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Academic capitalism: distinguishing without disjoining through classification schemes

  • Tiago Fonseca Albuquerque Cavalcanti SigahiEmail author
  • Patrícia Saltorato
Article

Abstract

Academic capitalism (AC) has become one of the most influential lines of research into markets in higher education (HE). However, researchers often use AC only as an umbrella term while key concepts remain superficially explored and intertwined topics treated disjointed. By means of a systematic literature review, our main contribution is the proposal of two classification schemes based on (a) analytical levels (macrostructural, organizational, and individual) and actors, and (b) themes and contributions (Exploration and reflection; Creation of theoretical framework; Research topics and applications; New trends). The idea that underlies both proposals is distinguishing without disjoining. Distinguishing is an operation that researchers can benefit from, while disjoining risks leading to blindness by not capturing the complexity of AC. Distinguishing analytical levels and actors provides a clearer view of how actors position themselves in the field, how they interconnect, and how their actions resonate at other levels. Distinguishing themes and contributions allows categorizing the wealth of research into smaller units for deeper analysis. Both contribute to researchers in positioning their theoretical contributions in the literature. This study may advance research not only on AC, but also in understanding the several ways the neoliberal restructure has been playing out in HE.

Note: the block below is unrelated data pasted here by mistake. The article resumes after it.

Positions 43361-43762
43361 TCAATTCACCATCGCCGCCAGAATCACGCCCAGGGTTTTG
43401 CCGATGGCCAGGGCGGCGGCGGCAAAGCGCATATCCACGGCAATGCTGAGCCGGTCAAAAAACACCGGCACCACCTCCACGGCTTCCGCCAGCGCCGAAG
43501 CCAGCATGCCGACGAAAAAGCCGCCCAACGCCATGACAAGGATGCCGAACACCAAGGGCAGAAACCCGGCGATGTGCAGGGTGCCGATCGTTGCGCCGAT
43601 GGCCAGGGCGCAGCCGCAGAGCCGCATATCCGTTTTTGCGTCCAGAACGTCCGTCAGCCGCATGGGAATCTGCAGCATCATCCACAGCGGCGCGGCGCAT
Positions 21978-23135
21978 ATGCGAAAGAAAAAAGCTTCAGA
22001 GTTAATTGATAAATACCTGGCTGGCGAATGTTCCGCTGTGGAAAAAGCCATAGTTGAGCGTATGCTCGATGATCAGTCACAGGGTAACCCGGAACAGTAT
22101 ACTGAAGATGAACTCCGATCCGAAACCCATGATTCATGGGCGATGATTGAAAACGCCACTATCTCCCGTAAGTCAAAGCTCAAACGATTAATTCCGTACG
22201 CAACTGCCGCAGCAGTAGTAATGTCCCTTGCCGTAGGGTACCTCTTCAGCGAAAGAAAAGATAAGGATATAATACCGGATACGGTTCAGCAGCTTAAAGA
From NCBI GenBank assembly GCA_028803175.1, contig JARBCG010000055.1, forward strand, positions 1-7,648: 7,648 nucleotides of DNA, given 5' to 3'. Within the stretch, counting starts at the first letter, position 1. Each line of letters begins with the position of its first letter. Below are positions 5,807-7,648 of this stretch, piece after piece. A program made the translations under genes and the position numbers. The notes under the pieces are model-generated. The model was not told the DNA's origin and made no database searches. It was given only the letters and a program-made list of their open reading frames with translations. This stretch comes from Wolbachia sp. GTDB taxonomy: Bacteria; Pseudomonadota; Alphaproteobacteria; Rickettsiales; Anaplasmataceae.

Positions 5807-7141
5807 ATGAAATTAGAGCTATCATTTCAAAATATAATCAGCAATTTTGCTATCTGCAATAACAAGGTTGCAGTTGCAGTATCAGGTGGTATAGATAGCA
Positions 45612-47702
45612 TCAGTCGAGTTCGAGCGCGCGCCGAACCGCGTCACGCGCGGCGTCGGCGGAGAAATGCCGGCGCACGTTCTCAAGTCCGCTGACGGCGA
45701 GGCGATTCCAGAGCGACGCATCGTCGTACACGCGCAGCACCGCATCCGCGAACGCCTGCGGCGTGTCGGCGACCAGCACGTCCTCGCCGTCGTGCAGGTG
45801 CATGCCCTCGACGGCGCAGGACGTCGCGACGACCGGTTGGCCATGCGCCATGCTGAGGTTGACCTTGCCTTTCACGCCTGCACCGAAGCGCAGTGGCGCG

Keywords

Academic capitalism Commoditization of science Corporatization of higher education Knowledge economy Literature review 

Notes

Acknowledgments

The authors would like to express their gratitude to Robert Austin, Milena Serafim, Cleyton Ferrarini, and Laerte Sznelwar for their comments on early versions of the manuscript and to the anonymous reviewers for their valuable suggestions.

Funding information

This work is part of the project “Neoliberalism and the Construction of the National Higher Education Market” funded by Coordination for the Improvement of Higher Education Personnel (CAPES).

Supplementary material

10734_2019_467_MOESM1_ESM.docx (73 kb)
ESM 1 (DOCX 73 kb)

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Copyright information

© Springer Nature B.V. 2019

Authors and Affiliations

  • Tiago Fonseca Albuquerque Cavalcanti Sigahi
    • 1
    Email author
  • Patrícia Saltorato
    • 2
  1. 1.Center for Studies in Economic SociologyUniversity of São PauloSão PauloBrazil
  2. 2.Center for Studies in Economic SociologyFederal University of São CarlosSorocabaBrazil

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